The Kings of Summer's Moisés Arias on Retirement-Home Living and Wearing Women's Shorts

by Elizabeth Thompson
Above (L-R): Nick Robinson, Moises Arias and Gabriel Basso in Kings of Summer. Photo courtesy of CBS.

One of this year's Sundance darlings was Jordan Vogt-Roberts' The Kings of Summer -- a coming-of-age story about a teenage boy named Joe (Nick Robinson), who, wounded by the death of his mother and fighting with his father (played by the gloriously deadpan Nick Offerman), runs away from home. He spends the summer living in the forest with his best friend Patrick (Gabriel Basso), whose parents (played by Megan Mullally and Marc Evan Jackson) could teach a master class in How to Absolutely Mortify Your Child and Other Well-Meaning Torture. And then there's the mysterious Biaggio, a deeply weird, no-less charming hanger-on who inserts himself into Joe and Patrick's plans and, through an excellent, wide-eyed performance by Moisés Arias, steals nearly every scene he's in via increasingly bizarre and enigmatic one-liners. He's like if McLovin was dropping into a David Lynch movie. With the movie now in theaters across the country, we spoke to Arias, whom you may recognize from his role as Rico on Hannah Montana, about his character, staying in a retirement home during filming and trying to come up with the dumbest name on Instagram.

Your character Biaggio got the biggest laughs at the Kings of Summer screening I went to. He has so many amazing, very strange one-liners...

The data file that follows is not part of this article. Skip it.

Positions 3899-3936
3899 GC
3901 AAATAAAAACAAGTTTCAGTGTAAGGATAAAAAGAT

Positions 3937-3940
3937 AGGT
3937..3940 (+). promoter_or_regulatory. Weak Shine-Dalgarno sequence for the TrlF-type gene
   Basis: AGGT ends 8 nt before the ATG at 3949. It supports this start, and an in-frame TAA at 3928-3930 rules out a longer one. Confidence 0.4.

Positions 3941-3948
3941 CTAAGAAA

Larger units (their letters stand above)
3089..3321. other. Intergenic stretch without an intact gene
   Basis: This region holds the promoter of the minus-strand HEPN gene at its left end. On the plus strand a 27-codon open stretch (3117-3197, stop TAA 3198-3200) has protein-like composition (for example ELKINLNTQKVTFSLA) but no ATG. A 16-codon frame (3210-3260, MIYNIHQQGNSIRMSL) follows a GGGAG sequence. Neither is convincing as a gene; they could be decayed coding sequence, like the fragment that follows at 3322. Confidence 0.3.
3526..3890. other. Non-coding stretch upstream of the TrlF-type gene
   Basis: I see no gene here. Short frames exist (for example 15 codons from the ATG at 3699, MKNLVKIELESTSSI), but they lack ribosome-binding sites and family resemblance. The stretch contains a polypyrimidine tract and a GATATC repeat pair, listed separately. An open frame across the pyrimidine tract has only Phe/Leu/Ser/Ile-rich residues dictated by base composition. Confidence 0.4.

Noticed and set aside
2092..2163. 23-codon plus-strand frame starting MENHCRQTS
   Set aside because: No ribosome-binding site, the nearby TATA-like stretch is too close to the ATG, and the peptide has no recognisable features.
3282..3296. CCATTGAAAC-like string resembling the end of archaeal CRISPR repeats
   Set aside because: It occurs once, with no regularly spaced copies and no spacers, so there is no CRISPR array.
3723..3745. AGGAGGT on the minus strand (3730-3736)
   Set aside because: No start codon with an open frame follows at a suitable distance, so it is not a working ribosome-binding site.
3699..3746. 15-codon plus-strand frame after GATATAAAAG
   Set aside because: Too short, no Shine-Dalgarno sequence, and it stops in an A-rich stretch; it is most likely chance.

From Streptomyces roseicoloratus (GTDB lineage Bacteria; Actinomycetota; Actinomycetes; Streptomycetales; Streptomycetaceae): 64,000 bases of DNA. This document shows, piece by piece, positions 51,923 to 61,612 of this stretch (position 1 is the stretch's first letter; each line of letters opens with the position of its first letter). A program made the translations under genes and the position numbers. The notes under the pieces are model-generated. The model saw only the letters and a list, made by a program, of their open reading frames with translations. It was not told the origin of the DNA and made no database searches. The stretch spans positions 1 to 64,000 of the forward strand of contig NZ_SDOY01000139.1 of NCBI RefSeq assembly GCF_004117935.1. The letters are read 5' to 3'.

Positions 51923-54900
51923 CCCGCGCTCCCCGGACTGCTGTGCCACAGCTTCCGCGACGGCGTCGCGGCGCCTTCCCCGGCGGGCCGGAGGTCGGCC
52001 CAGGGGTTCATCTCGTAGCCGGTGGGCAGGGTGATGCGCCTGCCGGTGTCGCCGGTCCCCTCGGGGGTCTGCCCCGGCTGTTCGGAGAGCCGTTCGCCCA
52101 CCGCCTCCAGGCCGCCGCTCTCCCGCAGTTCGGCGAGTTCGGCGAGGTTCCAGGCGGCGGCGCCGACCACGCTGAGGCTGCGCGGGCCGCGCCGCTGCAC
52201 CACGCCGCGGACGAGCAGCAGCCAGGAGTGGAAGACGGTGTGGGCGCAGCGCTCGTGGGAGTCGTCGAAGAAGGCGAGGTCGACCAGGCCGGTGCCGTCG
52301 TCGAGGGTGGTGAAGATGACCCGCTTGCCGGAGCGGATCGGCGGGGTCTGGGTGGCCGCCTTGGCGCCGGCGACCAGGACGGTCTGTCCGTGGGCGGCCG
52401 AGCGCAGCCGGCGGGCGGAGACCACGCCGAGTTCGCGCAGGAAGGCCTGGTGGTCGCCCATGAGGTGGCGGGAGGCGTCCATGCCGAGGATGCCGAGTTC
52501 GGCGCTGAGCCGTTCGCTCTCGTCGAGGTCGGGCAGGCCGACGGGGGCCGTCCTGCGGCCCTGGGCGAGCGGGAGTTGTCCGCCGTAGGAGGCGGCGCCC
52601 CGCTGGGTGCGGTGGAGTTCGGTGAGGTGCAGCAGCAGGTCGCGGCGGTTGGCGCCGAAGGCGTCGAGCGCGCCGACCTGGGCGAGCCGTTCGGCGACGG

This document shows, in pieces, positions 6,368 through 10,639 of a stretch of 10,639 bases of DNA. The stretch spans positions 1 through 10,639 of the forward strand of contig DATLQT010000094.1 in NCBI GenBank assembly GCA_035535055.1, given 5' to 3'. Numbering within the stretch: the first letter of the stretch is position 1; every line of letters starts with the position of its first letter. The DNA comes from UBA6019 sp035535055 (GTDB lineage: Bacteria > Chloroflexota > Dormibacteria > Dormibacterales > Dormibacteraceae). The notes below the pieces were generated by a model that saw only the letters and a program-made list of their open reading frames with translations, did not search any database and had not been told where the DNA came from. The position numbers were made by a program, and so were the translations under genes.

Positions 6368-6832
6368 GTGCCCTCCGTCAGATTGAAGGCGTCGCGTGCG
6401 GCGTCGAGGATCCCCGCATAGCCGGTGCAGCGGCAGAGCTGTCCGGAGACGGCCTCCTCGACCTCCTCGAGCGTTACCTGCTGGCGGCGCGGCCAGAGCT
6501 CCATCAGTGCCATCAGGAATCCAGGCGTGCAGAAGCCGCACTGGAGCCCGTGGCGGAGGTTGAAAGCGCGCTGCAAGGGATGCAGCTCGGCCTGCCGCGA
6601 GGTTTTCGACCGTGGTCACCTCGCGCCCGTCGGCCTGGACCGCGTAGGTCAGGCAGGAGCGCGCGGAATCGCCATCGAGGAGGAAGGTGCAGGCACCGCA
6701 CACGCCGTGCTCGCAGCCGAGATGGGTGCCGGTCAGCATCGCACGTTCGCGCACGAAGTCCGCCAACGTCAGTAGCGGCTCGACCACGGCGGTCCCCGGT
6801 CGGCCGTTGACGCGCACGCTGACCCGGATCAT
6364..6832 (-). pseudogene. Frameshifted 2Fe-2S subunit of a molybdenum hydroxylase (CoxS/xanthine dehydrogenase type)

You could tell how funny he was when you read the script -- Chris Galletta did a fantastic job. The script was the reason I got attached -- I was just laughing out loud. And once we got on-set and started working with our director, it just got better.

What was your favorite Biaggio line?

Probably when he confuses being gay with having cystic fibrosis.

I think you character's clothing also adds a lot to his fabulous strangeness -- turtlenecks with shorts and all of that.

I just wanted to take it a step further with the stuff they put me in. Like, originally there's a scene when we're diving off the cliff and I was going to be in a full-on Speedo. I guess it was too much or whatever because they went with a full wet-suit for me. Because why would someone take a full wet-suit into the woods? And then, yeah, the turtlenecks and the ladies cut-off shorts..

I didn't realize those were women's shorts.

Yeah! They were women's jeans that they cut into shorts. They were like, high-rise and they would squeeze my male parts, tightly.

There's a very natural rapport between you and your co-stars in this movie -- was there a lot of improvising?

We had a great base with the script that Chris wrote but Jordan also encouraged improvising. The improvised scene we talk about most is the pipe scene. Jordan, our director, found the location [a big pipeline in the middle of the forest] in pre-production and couldn't make use of it, so, on our first-day off, he took the director of photography, the writer and us three guys into the woods -- I know that sounds creepy -- and really it was magic. I just got onto the pipe and started doing some dance moves and then the guys made a beat that ultimately became the score of the movie.